My memoir, Dog Medicine: How My Dog Saved Me From Myself, is the story of my deep dive into severe depression and how the only thing that saved me was my dog. The book took seven long years to write, and my heart and soul are on those pages.

Dog Medicine was first published by a small press called Think Piece Publishing in November of 2015. Working with a small press was a wonderful experience, but we didn’t have the budget for bookstore distribution. Selling the book online and developing a great social media platform were our only ways of getting the book into readers’ hands.

The initial reaction to the book surpassed any expectations. On launch day, my friends and family went online to buy the book, but every website listed it as sold out. At first, we thought it was a typo or a distribution error. After some double checking, we realized that every copy available online had sold!

Newly interested literary and film agents wanted to know if the book had been reviewed. The truth was that it hadn’t been reviewed yet. So we went straight to Kirkus. When we got our Kirkus review, my publisher sent a jubilant e-mail with the subject, “Kirkus raves!!!!!!” It’s worth noting that he had never, ever used five exclamation points in a row. We had been legitimized, and thanks to Kirkus’ thoughtful review, we felt as if we had yet another reason to believe that our success was not a fluke.

The book had been out for three days, and I was on my self-funded book tour when my cell phone rang. The literary agent I’d spoken with months earlier was calling to tell me that she had an offer from Penguin Books to buy Dog Medicine! Penguin books! The publisher I’d always thought of as THE publisher!  I will never forget that moment—my stomach flipped as I stood on Southwest 5th Avenue in Portland.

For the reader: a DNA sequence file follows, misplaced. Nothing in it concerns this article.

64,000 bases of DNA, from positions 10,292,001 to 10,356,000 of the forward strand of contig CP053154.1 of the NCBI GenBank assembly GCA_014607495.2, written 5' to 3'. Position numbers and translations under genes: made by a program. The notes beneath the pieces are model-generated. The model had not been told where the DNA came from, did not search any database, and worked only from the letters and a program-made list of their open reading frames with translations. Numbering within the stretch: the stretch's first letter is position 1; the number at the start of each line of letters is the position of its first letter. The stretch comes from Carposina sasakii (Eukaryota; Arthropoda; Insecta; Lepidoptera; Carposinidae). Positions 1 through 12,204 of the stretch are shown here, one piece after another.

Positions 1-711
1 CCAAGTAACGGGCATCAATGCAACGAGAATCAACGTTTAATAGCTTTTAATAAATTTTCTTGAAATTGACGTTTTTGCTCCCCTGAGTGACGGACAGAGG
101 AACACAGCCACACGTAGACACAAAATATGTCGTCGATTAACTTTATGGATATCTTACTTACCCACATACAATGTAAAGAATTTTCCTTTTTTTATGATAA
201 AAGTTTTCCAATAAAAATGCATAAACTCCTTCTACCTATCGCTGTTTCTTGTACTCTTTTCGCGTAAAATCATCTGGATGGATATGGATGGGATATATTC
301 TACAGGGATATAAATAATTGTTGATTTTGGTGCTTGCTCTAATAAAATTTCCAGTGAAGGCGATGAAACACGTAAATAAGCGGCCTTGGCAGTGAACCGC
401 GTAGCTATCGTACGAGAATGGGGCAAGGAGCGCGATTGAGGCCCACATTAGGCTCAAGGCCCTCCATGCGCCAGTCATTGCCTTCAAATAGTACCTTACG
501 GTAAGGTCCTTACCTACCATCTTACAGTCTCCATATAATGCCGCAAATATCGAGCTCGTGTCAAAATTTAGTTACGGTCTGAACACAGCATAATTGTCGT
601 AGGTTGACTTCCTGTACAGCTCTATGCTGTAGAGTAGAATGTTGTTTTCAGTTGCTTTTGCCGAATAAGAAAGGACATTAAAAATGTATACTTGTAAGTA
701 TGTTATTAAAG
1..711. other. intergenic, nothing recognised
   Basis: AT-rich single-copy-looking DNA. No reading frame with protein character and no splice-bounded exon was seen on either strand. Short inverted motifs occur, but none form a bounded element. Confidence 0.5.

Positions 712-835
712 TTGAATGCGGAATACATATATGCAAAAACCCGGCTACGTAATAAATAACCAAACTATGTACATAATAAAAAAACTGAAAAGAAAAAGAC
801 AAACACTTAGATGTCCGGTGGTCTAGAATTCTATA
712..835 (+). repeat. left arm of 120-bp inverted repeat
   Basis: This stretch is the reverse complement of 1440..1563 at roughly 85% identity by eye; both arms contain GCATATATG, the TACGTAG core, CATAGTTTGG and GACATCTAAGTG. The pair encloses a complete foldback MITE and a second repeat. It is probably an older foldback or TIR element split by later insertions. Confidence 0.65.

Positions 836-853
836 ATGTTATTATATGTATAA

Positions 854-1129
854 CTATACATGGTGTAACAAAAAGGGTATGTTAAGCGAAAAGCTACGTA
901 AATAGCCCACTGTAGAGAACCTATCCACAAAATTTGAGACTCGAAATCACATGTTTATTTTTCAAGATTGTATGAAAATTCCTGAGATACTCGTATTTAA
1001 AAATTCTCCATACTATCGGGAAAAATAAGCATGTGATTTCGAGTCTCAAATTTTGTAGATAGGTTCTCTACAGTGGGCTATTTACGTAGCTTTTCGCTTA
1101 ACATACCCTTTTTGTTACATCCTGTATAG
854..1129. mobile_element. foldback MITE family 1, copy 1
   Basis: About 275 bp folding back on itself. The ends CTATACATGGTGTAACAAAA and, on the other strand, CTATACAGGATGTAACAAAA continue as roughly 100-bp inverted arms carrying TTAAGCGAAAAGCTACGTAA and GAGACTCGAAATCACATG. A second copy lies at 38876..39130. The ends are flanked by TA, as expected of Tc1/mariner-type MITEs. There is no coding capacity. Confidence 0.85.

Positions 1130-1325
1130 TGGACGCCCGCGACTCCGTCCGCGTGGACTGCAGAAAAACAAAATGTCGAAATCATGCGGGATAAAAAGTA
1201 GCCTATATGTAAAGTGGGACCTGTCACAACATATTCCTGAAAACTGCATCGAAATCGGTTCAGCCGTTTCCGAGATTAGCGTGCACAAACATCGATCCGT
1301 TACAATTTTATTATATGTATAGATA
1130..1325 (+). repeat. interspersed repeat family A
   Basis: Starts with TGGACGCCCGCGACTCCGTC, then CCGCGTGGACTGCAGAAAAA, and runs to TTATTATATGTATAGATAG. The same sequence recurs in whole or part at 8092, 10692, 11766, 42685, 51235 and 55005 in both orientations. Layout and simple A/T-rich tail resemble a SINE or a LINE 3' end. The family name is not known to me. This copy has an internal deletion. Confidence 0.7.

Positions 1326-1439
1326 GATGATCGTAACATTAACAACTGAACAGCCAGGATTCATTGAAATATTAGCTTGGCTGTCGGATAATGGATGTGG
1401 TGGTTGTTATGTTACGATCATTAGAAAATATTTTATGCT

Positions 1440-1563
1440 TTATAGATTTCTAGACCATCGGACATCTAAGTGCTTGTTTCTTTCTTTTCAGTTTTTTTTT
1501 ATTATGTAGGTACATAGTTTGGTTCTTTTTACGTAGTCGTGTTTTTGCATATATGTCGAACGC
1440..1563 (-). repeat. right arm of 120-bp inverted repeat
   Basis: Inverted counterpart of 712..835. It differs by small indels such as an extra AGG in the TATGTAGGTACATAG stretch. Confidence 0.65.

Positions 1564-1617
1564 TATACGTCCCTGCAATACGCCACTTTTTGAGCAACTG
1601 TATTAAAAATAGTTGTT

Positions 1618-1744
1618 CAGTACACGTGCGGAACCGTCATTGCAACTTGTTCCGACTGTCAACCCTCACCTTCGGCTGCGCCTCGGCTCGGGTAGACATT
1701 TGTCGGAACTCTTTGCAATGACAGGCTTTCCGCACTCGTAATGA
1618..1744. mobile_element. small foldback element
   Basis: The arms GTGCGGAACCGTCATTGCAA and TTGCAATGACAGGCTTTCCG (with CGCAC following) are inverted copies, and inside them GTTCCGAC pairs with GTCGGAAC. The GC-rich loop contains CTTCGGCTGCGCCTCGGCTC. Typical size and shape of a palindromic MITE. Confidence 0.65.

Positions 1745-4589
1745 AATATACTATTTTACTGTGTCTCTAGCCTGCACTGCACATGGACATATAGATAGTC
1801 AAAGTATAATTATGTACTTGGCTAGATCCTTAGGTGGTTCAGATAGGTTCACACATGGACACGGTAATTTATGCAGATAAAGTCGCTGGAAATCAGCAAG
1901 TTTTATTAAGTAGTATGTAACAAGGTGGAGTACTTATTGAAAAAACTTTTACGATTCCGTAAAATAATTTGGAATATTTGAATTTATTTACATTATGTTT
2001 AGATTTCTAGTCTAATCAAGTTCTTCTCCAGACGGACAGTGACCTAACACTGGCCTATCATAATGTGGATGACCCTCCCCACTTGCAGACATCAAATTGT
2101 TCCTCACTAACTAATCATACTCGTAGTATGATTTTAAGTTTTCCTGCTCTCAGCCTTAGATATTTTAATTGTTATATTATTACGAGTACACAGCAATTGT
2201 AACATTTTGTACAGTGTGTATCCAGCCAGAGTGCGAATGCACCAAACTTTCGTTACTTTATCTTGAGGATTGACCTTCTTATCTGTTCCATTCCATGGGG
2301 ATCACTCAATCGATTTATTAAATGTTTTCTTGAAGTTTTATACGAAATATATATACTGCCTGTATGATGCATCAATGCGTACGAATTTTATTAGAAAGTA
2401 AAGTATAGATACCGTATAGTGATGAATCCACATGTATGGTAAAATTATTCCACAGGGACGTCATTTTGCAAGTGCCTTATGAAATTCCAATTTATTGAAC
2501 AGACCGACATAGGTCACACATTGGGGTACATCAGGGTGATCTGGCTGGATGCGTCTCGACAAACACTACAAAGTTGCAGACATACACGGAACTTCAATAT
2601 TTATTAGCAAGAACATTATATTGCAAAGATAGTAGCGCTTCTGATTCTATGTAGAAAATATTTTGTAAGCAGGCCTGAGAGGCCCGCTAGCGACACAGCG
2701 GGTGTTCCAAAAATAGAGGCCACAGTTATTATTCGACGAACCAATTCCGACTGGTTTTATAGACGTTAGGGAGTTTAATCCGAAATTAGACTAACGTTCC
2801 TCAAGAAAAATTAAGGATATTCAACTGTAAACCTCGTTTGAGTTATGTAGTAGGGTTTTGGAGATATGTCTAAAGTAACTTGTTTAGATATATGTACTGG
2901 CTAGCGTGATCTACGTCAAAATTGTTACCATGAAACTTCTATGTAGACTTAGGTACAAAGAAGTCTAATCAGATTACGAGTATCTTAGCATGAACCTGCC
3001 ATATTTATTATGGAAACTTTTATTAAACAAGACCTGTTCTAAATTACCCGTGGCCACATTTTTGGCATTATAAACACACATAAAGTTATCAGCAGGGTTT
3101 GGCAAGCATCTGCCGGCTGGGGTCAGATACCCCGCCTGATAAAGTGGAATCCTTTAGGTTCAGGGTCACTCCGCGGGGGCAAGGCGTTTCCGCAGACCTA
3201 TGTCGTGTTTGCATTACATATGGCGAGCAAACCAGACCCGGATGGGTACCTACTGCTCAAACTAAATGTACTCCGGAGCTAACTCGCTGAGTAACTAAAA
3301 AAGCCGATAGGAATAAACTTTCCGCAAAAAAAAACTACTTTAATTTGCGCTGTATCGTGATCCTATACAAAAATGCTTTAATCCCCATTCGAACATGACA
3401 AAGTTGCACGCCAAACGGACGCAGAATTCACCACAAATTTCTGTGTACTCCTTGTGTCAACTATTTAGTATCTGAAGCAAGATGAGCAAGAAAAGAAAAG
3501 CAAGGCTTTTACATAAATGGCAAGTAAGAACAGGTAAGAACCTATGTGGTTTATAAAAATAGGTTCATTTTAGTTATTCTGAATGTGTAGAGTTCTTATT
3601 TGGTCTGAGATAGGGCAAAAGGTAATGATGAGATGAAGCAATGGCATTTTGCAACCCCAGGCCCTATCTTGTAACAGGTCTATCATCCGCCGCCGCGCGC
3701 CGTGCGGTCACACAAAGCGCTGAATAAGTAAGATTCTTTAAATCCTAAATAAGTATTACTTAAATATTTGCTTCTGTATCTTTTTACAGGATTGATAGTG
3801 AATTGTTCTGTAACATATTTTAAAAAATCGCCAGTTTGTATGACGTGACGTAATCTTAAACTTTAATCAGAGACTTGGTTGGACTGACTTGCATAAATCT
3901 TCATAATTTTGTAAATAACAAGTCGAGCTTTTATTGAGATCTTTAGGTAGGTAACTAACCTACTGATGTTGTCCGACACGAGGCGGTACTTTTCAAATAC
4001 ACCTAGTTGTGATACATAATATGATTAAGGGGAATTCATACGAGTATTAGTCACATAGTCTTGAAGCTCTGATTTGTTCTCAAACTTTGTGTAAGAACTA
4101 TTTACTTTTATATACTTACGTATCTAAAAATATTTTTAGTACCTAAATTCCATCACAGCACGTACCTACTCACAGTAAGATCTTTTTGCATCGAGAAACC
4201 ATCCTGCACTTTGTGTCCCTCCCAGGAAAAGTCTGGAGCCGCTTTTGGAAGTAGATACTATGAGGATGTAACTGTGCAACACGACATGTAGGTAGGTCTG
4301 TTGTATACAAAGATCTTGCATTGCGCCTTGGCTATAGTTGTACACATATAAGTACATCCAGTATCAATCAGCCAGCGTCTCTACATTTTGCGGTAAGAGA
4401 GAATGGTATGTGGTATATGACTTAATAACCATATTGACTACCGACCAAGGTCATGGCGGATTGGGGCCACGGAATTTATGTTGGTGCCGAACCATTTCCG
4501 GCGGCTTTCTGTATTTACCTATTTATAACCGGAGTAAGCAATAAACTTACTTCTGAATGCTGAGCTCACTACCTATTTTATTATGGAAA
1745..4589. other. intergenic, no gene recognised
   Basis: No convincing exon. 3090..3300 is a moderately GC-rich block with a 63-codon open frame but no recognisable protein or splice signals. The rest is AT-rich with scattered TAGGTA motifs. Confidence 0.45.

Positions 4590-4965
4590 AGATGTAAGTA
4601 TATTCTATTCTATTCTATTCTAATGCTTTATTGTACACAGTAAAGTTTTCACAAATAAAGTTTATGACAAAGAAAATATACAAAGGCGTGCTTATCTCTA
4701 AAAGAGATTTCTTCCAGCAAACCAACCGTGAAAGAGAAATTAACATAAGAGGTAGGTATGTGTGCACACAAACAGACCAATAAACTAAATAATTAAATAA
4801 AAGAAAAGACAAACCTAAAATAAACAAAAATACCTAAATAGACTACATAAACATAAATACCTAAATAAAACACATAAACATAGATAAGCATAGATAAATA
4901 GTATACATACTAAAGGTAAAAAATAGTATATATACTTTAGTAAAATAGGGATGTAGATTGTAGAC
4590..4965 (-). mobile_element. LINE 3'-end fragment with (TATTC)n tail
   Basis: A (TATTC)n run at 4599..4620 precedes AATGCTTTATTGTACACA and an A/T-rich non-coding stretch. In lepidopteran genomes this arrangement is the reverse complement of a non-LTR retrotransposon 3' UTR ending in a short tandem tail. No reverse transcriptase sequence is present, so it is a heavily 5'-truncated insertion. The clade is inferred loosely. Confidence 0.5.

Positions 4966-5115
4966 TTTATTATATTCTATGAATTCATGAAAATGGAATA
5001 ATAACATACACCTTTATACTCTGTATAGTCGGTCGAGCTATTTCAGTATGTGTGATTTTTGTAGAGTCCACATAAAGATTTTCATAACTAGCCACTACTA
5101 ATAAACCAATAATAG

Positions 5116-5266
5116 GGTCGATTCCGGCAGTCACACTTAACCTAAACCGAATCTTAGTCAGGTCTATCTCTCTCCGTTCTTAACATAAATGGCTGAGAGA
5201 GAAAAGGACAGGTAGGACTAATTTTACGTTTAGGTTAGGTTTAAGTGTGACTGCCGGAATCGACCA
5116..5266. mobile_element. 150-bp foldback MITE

We have a new launch date for Penguin’s gorgeous edition of Dog Medicine: July 19th, 2016. They have an incredible team of publicists and sales folks who are getting the word out, and the Facebook page is almost at 14,000 fans. I recently had the incredible opportunity to read the Penguin audio book at a recording studio. Unbelievably, the book has been bought in six countries and will be translated into at least four languages.

But mostly, I am feeling extraordinarily grateful that my story will have the chance to reach even more wonderful readers. I’ll be hitting the road for a 14-city tour in a few weeks, and—much to my delight—the book won’t just be online, it’ll be in actual bookstores, on actual shelves, all over the world.   


Julie Barton is a Pushcart Prize nominated writer who has been published in the South Carolina Review, Louisiana Literature, the Huffington Post, and more. She has a bachelor’s degree in English literature from Kenyon College, a master’s degree in writing from Vermont College of Fine Arts, and a master’s degree in women's studies from Southern Connecticut State University. Her debut memoir, Dog Medicine, will  released by Penguin Random House in July 2016.